“We have met the enemy”BMJ 2014; 349 doi: https://doi.org/10.1136/bmj.g5324 (Published 01 September 2014) Cite this as: BMJ 2014;349:g5324
- David Loxterkamp, medical director
- 1Seaport Community Health Center, Belfast, Maine 04915, USA
John L had just completed his first year of college and was drained by its drama and “life lessons.” Like most of his classmates he ate and slept erratically and indulgently yet managed to maintain his weight and his grades. But unlike his classmates he had started to retire by 8 pm and took ibuprofen every day for joint pain. When pressed, he mentioned the near daily experience of night sweats and nausea.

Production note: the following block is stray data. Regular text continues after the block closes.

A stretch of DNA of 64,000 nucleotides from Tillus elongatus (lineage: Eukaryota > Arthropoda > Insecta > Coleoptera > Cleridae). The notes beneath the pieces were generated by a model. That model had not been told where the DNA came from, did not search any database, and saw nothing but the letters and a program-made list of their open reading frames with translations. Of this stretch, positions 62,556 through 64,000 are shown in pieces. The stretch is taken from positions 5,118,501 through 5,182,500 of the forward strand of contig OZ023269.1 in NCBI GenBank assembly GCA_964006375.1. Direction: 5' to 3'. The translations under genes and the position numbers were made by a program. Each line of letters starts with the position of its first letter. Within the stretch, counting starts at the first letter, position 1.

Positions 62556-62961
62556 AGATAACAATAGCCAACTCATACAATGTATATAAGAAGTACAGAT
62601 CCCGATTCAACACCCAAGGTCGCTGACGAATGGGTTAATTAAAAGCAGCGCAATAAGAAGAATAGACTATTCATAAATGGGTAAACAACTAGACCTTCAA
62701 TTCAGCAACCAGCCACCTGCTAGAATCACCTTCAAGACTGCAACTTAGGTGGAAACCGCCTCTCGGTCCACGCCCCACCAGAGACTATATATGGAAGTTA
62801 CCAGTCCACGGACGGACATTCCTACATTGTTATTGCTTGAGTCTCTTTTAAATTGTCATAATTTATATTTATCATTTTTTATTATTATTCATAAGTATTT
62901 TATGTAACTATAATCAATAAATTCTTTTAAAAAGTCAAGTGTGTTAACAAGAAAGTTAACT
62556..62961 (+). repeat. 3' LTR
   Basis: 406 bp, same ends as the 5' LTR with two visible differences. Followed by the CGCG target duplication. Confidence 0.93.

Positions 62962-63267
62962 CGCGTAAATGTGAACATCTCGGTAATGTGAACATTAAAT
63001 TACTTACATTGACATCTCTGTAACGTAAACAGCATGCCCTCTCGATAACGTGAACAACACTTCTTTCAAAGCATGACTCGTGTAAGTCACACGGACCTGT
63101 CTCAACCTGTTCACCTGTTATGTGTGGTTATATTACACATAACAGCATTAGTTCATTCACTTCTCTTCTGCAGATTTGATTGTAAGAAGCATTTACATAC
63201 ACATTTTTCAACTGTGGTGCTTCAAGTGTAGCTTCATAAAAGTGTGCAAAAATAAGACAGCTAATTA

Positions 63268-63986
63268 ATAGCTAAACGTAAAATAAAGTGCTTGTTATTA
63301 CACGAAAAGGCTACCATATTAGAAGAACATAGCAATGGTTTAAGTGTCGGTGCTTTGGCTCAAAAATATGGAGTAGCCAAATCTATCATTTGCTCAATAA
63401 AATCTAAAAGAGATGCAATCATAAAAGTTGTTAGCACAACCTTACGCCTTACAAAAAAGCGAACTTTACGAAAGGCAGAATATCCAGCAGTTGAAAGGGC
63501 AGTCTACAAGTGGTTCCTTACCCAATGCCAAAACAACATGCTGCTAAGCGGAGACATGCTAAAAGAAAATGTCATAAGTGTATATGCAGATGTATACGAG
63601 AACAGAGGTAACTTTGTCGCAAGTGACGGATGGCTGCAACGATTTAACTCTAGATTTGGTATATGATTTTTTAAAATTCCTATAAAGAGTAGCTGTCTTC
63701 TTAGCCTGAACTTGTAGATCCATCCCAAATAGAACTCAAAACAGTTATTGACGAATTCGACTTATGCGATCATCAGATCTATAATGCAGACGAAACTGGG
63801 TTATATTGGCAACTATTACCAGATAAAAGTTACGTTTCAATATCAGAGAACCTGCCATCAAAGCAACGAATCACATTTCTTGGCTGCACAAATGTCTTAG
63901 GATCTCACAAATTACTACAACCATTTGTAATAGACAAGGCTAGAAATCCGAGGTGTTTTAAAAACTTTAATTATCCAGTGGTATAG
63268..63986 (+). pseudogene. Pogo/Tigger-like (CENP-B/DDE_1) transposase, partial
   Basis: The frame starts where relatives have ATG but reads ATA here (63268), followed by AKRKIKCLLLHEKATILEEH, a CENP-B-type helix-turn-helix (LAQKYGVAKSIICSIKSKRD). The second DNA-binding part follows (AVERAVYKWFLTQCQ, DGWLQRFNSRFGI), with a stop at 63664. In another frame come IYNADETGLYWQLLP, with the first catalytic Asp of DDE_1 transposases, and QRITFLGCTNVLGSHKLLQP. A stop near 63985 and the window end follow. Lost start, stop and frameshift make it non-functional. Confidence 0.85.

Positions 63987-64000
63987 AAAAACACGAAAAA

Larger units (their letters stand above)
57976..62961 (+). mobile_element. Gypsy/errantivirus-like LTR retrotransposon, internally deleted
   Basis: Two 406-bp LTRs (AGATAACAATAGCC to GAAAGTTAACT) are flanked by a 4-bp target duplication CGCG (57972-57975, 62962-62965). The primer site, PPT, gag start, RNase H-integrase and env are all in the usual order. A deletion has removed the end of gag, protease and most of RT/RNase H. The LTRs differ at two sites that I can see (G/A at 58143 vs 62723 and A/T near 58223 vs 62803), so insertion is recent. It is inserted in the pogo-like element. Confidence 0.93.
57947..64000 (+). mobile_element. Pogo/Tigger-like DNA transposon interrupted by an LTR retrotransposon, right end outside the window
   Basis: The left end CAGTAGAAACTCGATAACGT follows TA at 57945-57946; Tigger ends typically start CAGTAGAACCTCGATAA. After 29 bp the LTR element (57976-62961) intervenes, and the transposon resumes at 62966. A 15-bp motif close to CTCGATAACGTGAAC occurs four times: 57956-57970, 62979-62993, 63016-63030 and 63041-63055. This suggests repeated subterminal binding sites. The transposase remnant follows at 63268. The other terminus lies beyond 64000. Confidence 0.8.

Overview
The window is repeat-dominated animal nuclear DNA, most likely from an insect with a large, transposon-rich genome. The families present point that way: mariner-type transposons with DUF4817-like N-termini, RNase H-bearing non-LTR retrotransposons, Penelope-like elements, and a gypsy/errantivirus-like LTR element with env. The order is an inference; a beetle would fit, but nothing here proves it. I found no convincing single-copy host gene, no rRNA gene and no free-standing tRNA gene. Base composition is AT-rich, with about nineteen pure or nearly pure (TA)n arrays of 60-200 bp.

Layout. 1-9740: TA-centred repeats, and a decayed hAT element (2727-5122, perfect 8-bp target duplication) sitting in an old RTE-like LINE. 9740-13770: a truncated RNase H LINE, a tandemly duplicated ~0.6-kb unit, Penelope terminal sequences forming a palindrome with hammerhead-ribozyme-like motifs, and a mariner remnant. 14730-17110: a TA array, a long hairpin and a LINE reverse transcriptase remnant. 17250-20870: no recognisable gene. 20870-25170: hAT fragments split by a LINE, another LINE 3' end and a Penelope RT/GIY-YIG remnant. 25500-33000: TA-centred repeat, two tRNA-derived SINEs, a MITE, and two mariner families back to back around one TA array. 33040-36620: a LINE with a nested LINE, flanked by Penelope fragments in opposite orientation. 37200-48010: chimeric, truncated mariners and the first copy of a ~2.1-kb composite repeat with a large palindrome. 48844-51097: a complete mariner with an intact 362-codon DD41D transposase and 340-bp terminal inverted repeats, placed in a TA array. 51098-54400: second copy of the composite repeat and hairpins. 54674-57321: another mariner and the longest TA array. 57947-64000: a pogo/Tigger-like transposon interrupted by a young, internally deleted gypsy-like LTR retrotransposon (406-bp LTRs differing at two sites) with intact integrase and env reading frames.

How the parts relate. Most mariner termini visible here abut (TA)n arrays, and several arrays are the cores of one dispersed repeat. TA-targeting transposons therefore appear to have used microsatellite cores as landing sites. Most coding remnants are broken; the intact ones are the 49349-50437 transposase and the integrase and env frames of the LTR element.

When his mother and I first spoke, she was understandably concerned. I suggested that she pamper him with wholesome meals and uncontested sleep for the first two weeks of his summer break. I ordered basic blood tests to reassure her. The complete blood count was normal; liver enzymes and sedimentation rate were modestly raised. Although the story didn’t fit, I added tests for infectious mononucleosis and Lyme disease. The monospot test was negative; the Lyme titer was positive. I was perplexed that the minocycline John had been taking for his acne had not protected him. Confused, I ordered autoimmune testing and handed his care over to a colleague. She …